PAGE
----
What’s the first thing you think of when you hear “cardiovascular health?” Most people think “heart health,” and in its simplest definition that’s true. But cardiovascular health is more than just heart health—it’s your link to total body health. Every single step you take to care for your heart and cardiovascular system is a step you take to care for your most important asset: you!
Why is heart health important?
The cardiovascular system is the engine that powers the entire body, and it relies on your heart to keep the engine running smoothly. But here’s a scary stat: cardiovascular disease is the top cause of cardiovascular morbidity and mortality across the globe.
Fortunately, there are ways to change those statistics for the better, and making heart health a priority is at the top of the list. There are proven ways to keep your ticker in tip-top shape, like:
- Eating a balanced, nutritious diet
- Taking dietary supplements
The more you do to take care of your heart, the better it takes care of you!
What to eat for heart health
What’s the key to eating for optimal heart health? Noshing on nutrient-rich foods! Focusing on foods that have minerals, protein, whole grains and other nutrients is a great start. Here are a few of our favorites:
Fruits and veggies
The best fruits and vegetables to eat for heart health are … any that you like to eat! That’s right, the American Heart Association says all fruits and vegetables are good for you, and that filling at least half your plate with fruits and veggies makes it easy to eat the recommended 4 ½ cups per day. An added bonus: whether you like fresh, frozen or canned, all produce counts toward your heart-healthy diet!
Chicken and fish
Skinless poultry is usually leaner than beef and tastes great grilled, roasted or baked—which makes this one of our favorite options for a heart-healthy diet. And don’t forget about the omega-3 fatty acids you’ll find in fish like salmon, making this superfood—super!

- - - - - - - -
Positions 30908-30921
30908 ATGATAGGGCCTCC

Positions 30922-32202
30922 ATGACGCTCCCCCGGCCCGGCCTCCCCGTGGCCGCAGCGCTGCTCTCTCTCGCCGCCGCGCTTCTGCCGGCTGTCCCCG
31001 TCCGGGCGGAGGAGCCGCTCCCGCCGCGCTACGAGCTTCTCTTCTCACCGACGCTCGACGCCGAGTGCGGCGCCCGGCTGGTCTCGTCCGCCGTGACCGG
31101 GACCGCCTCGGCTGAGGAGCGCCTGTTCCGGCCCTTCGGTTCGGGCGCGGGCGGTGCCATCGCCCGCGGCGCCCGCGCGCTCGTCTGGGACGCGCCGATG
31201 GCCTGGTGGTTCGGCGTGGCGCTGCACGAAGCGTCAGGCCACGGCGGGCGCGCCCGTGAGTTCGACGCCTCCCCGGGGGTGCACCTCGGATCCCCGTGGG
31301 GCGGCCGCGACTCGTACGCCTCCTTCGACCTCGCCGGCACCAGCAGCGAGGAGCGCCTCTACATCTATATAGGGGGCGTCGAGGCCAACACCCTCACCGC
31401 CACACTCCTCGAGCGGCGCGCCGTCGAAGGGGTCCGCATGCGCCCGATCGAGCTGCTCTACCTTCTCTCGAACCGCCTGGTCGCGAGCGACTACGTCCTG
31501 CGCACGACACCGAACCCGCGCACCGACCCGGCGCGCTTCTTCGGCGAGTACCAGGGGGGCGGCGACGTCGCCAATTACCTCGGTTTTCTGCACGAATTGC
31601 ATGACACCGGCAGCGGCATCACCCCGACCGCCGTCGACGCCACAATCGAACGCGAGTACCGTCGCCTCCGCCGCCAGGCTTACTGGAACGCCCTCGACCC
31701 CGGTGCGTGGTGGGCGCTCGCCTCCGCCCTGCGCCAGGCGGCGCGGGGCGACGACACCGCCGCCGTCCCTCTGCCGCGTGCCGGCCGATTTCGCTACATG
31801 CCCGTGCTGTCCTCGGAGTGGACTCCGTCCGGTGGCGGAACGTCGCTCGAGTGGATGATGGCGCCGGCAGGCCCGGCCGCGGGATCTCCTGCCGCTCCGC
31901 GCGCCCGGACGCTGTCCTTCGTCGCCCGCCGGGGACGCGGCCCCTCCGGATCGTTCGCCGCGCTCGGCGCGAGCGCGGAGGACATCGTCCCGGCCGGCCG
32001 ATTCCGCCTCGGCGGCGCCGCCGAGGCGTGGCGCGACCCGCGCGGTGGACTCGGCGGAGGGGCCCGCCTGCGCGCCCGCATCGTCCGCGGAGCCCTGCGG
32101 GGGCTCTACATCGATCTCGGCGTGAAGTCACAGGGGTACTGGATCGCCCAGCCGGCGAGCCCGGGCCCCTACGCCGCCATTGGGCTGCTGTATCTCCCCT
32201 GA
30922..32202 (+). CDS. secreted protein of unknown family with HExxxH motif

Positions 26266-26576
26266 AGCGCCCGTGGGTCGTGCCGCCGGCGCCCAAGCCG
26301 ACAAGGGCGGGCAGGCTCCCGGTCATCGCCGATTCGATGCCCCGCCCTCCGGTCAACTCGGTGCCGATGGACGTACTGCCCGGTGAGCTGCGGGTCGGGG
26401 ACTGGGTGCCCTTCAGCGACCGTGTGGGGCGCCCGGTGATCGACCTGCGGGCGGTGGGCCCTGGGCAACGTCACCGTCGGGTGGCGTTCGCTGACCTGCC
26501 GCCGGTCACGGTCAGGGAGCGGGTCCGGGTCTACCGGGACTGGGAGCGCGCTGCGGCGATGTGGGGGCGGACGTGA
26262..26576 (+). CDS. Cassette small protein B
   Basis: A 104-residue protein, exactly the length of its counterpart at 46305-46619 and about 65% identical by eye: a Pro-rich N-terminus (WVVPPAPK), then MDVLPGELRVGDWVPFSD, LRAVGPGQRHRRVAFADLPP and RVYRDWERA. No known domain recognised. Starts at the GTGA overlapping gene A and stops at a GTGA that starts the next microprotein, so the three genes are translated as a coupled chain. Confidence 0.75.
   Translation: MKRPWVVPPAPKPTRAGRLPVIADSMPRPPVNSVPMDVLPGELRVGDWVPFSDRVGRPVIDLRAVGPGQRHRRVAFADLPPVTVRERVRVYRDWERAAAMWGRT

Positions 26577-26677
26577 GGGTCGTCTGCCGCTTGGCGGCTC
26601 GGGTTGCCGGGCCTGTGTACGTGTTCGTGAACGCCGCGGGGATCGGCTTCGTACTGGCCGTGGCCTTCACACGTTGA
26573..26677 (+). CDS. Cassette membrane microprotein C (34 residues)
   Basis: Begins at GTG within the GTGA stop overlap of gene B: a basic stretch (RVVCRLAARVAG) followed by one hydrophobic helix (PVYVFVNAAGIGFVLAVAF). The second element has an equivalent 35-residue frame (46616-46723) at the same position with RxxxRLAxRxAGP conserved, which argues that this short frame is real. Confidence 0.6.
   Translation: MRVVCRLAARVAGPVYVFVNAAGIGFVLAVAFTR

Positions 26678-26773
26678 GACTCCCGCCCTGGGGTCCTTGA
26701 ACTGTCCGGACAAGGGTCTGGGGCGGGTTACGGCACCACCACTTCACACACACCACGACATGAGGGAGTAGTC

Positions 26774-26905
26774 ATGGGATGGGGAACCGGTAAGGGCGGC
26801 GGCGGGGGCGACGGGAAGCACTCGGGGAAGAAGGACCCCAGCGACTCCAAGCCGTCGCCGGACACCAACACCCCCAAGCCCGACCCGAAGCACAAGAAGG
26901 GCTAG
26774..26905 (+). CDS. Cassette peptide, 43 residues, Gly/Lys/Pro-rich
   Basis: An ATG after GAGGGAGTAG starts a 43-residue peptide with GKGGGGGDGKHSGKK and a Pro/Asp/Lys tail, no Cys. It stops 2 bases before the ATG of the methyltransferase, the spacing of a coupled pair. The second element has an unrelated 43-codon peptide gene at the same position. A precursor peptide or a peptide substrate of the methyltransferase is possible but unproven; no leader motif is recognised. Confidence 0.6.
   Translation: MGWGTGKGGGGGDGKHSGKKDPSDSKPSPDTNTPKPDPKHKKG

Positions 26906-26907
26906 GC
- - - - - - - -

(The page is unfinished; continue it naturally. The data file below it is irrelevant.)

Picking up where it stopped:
Nuts and legumes
Boasting a repertoire of protein, fiber and unsaturated fats, nuts and seeds (unsalted is best!) are a tasty snack that support a healthy heart. And the rumor is true: legumes (a fancy word for beans) are good for your heart, and they’re easy to work into soups, salads and pasta dishes. If you’re feeling adventurous, try this Buffalo White Bean Hummus recipe!
There’s a wide variety of nutrient-rich foods to help boost your heart health. The American Heart Association offers lifestyle recommendations, including reading Nutrition Facts panels on foods for the amount of healthy (and not-so-healthy) nutrients in your foods and beverages.
Exercises That Improve Heart Health
Being physically active is one of the best ways to build a stronger–and healthier—heart. And while any exercise is better than no exercise, we have a few favorites that help support heart health whether you’re a beginner or an exercise aficionado!
Working up a sweat through moderate-intensity aerobic activity for at least 150 minutes per week does more than just boost heart health—it’s linked with better sleep, memory, balance and cognitive ability, too! If you’re ready to make your heart beat faster, add intensity to your workout. What’s the best workout for boosting heart health? Whichever type of exercise you like and will build into your routine. Walking is one of our favorites since you can do it anywhere (even inside your house!) and don’t need any equipment to get started.
Resistance and strength training exercises not only help protect your body from injury, they lead to a boost in your metabolic rate—which means burning more calories even when your body’s at rest. One set of eight to 12 repetitions, working the muscles to the point of fatigue, is usually best, and you should add strength and resistance training twice a week for optimal results.
Stretching, Flexibility and Balance
Yoga, tai chi, Pilates and simple stretches are great ways to improve balance and freedom of movement every day. You can do these exercises daily if you’d like, but older adults at risk of falls should do balance training at least three days per week. While stretching, flexibility and balance exercises don’t directly impact heart health, there’s a good reason top heart experts recommend them: they keep our bodies healthy and ready to take on aerobic activity several days a week!